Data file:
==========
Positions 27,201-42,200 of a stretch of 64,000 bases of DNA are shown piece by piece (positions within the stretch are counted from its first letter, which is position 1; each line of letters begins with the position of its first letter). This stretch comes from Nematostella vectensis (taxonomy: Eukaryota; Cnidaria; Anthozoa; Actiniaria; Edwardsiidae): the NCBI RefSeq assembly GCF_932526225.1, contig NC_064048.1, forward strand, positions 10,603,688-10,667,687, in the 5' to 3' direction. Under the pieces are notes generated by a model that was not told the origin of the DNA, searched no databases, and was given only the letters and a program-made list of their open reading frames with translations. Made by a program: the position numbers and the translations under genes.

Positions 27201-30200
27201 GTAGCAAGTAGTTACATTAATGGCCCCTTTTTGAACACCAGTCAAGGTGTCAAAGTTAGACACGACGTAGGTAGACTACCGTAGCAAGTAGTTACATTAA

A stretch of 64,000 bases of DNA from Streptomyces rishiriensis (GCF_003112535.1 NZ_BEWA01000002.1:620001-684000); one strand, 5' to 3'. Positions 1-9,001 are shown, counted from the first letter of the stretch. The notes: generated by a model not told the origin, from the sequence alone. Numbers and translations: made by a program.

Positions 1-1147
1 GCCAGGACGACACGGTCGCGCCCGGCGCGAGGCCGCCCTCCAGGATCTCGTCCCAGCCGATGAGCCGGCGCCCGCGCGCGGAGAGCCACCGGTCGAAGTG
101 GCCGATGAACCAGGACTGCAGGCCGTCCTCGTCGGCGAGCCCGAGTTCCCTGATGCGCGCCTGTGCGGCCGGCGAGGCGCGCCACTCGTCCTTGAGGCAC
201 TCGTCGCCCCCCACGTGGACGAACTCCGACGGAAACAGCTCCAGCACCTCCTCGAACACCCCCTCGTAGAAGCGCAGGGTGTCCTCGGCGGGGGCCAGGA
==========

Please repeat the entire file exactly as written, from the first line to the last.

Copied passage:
Positions 27,201-42,200 of a stretch of 64,000 bases of DNA are shown piece by piece (positions within the stretch are counted from its first letter, which is position 1; each line of letters begins with the position of its first letter). This stretch comes from Nematostella vectensis (taxonomy: Eukaryota; Cnidaria; Anthozoa; Actiniaria; Edwardsiidae): the NCBI RefSeq assembly GCF_932526225.1, contig NC_064048.1, forward strand, positions 10,603,688-10,667,687, in the 5' to 3' direction. Under the pieces are notes generated by a model that was not told the origin of the DNA, searched no databases, and was given only the letters and a program-made list of their open reading frames with translations. Made by a program: the position numbers and the translations under genes.

Positions 27201-30200
27201 GTAGCAAGTAGTTACATTAATGGCCCCTTTTTGAACACCAGTCAAGGTGTCAAAGTTAGACACGACGTAGGTAGACTACCGTAGCAAGTAGTTACATTAA

A stretch of 64,000 bases of DNA from Streptomyces rishiriensis (GCF_003112535.1 NZ_BEWA01000002.1:620001-684000); one strand, 5' to 3'. Positions 1-9,001 are shown, counted from the first letter of the stretch. The notes: generated by a model not told the origin, from the sequence alone. Numbers and translations: made by a program.

Positions 1-1147
1 GCCAGGACGACACGGTCGCGCCCGGCGCGAGGCCGCCCTCCAGGATCTCGTCCCAGCCGATGAGCCGGCGCCCGCGCGCGGAGAGCCACCGGTCGAAGTG
101 GCCGATGAACCAGGACTGCAGGCCGTCCTCGTCGGCGAGCCCGAGTTCCCTGATGCGCGCCTGTGCGGCCGGCGAGGCGCGCCACTCGTCCTTGAGGCAC
201 TCGTCGCCCCCCACGTGGACGAACTCCGACGGAAACAGCTCCAGCACCTCCTCGAACACCCCCTCGTAGAAGCGCAGGGTGTCCTCGGCGGGGGCCAGGA